- By PBPN News
MAYETTA, Kan. — The Potawatomi Nation is known as the "Keepers of the Fire," and approximately three weeks ago the Prairie Band Potawatomi Nation (PBPN) became keepers of the bees. The PBPN Planning and Environmental Protection (PEP) program recently installed three brood boxes at the Land Maintenance complex, across the road from the Nation’s orchard located on K road. The new hives which each consist of roughly 10,000 bees are the tribe’s initial introduction to beekeeping. This new endeavor is off to a good start and it is anticipated that it will continue to grow and thrive and potentially become an economic resource in the future.
Virginia LeClere, PEP program Manager is leading the new bee initiative following a directive from the PBPN Tribal Council. LeClere and another PEP staff member, Chris Sims, attended Johnson County Community College (JCCC) Beekeeping I, II, and III, a 6-week training that prepares novice beekeepers on the ins and outs of bee maintenance prior to establishing the new colony. Staff plans to attend additional classes through JCCC in the fall to train on honey harvesting, wintering bees, and proper treatment of mites, moths, and diseases that can challenge healthy hives.
Along with the bees settling into their own community, a few members of the local Prairie Band community have also come forward to provide their hands-on knowledge regarding beekeeping. Food Distribution (Commodities) program manager Blake Garrison, Building Maintenance staff Kevin Throssell, and tribal member Richard Adame have all kept bees successfully and were happy to lend their expertise to the project.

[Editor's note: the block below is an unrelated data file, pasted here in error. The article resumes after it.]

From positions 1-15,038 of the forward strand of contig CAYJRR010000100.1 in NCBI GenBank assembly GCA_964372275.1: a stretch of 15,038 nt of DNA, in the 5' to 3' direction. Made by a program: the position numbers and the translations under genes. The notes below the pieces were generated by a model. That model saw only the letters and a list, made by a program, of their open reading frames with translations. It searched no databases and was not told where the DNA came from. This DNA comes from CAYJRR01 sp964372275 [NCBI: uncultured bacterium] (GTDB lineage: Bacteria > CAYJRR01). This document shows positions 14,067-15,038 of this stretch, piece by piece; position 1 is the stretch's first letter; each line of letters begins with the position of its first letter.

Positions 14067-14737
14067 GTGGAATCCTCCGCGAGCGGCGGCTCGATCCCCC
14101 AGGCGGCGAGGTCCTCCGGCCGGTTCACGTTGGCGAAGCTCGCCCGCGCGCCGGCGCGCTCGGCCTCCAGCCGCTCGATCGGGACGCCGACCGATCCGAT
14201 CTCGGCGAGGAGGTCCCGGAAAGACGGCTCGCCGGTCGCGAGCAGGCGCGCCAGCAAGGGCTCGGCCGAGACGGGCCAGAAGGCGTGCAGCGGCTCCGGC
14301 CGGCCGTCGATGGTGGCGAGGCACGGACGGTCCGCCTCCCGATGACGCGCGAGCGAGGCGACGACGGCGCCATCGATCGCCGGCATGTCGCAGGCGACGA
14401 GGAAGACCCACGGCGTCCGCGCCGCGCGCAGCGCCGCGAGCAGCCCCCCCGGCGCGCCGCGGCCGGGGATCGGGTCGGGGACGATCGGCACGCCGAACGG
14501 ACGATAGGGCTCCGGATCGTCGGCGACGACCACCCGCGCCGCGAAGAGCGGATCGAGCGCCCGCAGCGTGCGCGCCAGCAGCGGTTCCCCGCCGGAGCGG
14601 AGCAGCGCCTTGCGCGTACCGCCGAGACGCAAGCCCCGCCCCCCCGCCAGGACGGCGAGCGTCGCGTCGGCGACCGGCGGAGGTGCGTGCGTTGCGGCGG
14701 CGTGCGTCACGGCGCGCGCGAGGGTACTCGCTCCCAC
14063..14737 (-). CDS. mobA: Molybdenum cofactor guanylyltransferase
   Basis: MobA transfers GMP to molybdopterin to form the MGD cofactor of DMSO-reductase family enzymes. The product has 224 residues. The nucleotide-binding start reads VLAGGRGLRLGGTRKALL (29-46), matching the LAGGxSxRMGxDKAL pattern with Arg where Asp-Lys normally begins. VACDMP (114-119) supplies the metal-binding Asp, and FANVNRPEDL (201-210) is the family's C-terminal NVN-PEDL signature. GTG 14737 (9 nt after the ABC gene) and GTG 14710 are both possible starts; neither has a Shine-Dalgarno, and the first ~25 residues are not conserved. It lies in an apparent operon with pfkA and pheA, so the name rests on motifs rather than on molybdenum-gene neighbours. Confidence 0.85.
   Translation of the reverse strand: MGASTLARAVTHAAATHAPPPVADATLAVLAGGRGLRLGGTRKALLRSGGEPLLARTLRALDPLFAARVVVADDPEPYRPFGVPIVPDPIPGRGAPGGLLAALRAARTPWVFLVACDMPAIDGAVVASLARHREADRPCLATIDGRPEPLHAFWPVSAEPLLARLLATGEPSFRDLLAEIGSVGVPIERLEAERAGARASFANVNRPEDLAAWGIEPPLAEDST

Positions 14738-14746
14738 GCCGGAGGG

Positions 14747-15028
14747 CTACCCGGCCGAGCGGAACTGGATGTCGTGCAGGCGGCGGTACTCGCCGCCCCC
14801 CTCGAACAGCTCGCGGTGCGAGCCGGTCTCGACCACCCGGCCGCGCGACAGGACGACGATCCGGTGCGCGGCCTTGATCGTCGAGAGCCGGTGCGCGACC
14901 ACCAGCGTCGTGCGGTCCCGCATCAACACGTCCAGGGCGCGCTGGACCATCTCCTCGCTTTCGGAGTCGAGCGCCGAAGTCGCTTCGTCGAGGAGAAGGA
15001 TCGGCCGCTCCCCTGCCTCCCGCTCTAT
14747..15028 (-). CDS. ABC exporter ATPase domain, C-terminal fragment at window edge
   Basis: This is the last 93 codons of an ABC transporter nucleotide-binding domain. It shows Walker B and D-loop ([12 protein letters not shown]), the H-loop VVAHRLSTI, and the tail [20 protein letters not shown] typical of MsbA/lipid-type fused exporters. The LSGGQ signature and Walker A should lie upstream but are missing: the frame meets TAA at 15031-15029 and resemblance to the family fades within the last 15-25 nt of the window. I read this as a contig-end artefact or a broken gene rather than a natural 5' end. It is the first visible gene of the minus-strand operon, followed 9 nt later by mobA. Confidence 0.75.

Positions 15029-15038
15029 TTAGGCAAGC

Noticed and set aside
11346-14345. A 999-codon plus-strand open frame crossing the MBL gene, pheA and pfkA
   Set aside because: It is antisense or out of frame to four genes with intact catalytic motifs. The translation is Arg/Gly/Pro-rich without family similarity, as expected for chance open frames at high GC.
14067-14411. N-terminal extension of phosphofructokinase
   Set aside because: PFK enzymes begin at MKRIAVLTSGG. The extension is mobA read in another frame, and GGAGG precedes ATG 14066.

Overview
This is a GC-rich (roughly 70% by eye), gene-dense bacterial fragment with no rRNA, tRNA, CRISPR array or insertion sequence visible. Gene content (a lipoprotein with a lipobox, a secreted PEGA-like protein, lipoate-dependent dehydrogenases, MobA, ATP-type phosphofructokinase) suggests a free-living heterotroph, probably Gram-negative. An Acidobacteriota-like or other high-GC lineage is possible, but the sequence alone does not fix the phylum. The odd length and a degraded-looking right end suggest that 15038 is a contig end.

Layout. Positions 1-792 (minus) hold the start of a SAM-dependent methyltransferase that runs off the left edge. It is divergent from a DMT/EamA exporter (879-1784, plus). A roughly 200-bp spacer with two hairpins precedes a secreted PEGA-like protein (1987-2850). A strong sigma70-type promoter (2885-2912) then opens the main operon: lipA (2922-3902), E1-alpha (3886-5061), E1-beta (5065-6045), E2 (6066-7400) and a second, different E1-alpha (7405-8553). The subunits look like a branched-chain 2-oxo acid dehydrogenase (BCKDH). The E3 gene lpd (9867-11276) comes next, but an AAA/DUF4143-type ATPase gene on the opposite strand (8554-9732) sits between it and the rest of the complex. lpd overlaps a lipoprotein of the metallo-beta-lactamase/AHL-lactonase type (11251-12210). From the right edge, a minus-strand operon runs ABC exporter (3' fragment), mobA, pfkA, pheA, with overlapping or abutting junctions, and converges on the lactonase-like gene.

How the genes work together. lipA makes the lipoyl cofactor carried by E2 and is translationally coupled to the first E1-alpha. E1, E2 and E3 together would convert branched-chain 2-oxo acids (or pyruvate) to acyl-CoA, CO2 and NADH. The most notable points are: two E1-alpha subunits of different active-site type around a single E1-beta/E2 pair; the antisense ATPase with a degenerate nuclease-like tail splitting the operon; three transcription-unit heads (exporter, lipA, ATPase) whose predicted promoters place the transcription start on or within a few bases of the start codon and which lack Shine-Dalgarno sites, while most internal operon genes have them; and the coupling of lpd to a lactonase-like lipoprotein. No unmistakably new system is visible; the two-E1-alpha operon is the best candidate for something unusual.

The PBPN Tribal Council recognizes both the critical decline in the bee population and the essential impact bees make on the environment and felt now was an important time to include them as a component of the Nation’s resources.
Bees are vital pollinators with approximately 90 percent of all plants including trees requiring cross-pollination to flourish. Bees excel at helping plants grow, breed, and produce foods which furthers sustainable food systems for other insects, birds, animals and humans. The community is encouraged to respect the bees and their hives. Should anyone encounter a swarm, natural hive or brood boxes, do not disturb them.
Language Learning Tip: The Potawatomi word for bee is amo (äh-mō).
Editor's Note: This article was first published by the Prairie Band Potawatomi Nation News. Used with permission. All rights reserved.
More Stories Like ThisNative News Weekly (December 10, 2023): D.C. Briefs
December 10th is the 75th Human Rights Day
Vice President Harris Addresses Indian Boarding Schools at the White House Tribal Nations Summit
Native News Online Reporter Selected for Oxford Climate Reporting Fellowship
'This has Been a Train Wreck for a Long Time' | Fentanyl Trafficking, Underfunded Tribal Enforcement Subject of Senate Committee Hearing
Together, we can educate, enlighten, and empower.November is celebrated as “Native American Heritage Month.” At Native News Online, we amplify Native voices and share our relatives’ unique perspectives every day of the year. We believe every month should celebrate Native American heritage.
If you appreciate our commitment to Native voices and our mission to tell stories that connect us to our roots and inspire understanding and respect, we hope you will consider making a donation this month to support our work. For those who commit to a recurring donation of $12 per month or more, or make a one-time donation of $150 or greater, we're excited to offer you a copy of our upcoming Indian Boarding School publication and access to our quarterly Founder’s Circle meetings and newsletter.